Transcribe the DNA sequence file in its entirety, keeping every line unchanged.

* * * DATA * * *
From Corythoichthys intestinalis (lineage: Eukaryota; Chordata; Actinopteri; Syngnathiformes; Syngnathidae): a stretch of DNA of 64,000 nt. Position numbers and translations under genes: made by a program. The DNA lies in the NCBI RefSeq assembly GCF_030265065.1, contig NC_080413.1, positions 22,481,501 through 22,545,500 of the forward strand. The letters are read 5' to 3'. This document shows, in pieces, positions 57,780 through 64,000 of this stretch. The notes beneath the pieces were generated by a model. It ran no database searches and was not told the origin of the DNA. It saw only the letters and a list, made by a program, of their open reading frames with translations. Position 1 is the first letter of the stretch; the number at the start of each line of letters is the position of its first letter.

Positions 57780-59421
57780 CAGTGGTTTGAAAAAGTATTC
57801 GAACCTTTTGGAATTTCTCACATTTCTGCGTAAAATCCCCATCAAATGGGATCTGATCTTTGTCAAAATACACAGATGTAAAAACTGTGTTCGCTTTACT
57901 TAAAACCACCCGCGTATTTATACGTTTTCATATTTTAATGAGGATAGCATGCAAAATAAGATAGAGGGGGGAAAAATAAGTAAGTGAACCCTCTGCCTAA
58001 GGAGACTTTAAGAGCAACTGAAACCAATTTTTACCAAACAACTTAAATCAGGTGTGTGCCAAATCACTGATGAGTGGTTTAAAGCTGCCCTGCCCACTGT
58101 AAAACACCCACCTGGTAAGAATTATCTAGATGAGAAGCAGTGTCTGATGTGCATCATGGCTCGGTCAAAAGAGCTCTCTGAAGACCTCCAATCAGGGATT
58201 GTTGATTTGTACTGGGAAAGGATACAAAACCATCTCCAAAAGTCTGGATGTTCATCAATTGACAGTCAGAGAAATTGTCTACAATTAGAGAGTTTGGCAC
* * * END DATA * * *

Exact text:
From Corythoichthys intestinalis (lineage: Eukaryota; Chordata; Actinopteri; Syngnathiformes; Syngnathidae): a stretch of DNA of 64,000 nt. Position numbers and translations under genes: made by a program. The DNA lies in the NCBI RefSeq assembly GCF_030265065.1, contig NC_080413.1, positions 22,481,501 through 22,545,500 of the forward strand. The letters are read 5' to 3'. This document shows, in pieces, positions 57,780 through 64,000 of this stretch. The notes beneath the pieces were generated by a model. It ran no database searches and was not told the origin of the DNA. It saw only the letters and a list, made by a program, of their open reading frames with translations. Position 1 is the first letter of the stretch; the number at the start of each line of letters is the position of its first letter.

Positions 57780-59421
57780 CAGTGGTTTGAAAAAGTATTC
57801 GAACCTTTTGGAATTTCTCACATTTCTGCGTAAAATCCCCATCAAATGGGATCTGATCTTTGTCAAAATACACAGATGTAAAAACTGTGTTCGCTTTACT
57901 TAAAACCACCCGCGTATTTATACGTTTTCATATTTTAATGAGGATAGCATGCAAAATAAGATAGAGGGGGGAAAAATAAGTAAGTGAACCCTCTGCCTAA
58001 GGAGACTTTAAGAGCAACTGAAACCAATTTTTACCAAACAACTTAAATCAGGTGTGTGCCAAATCACTGATGAGTGGTTTAAAGCTGCCCTGCCCACTGT
58101 AAAACACCCACCTGGTAAGAATTATCTAGATGAGAAGCAGTGTCTGATGTGCATCATGGCTCGGTCAAAAGAGCTCTCTGAAGACCTCCAATCAGGGATT
58201 GTTGATTTGTACTGGGAAAGGATACAAAACCATCTCCAAAAGTCTGGATGTTCATCAATTGACAGTCAGAGAAATTGTCTACAATTAGAGAGTTTGGCAC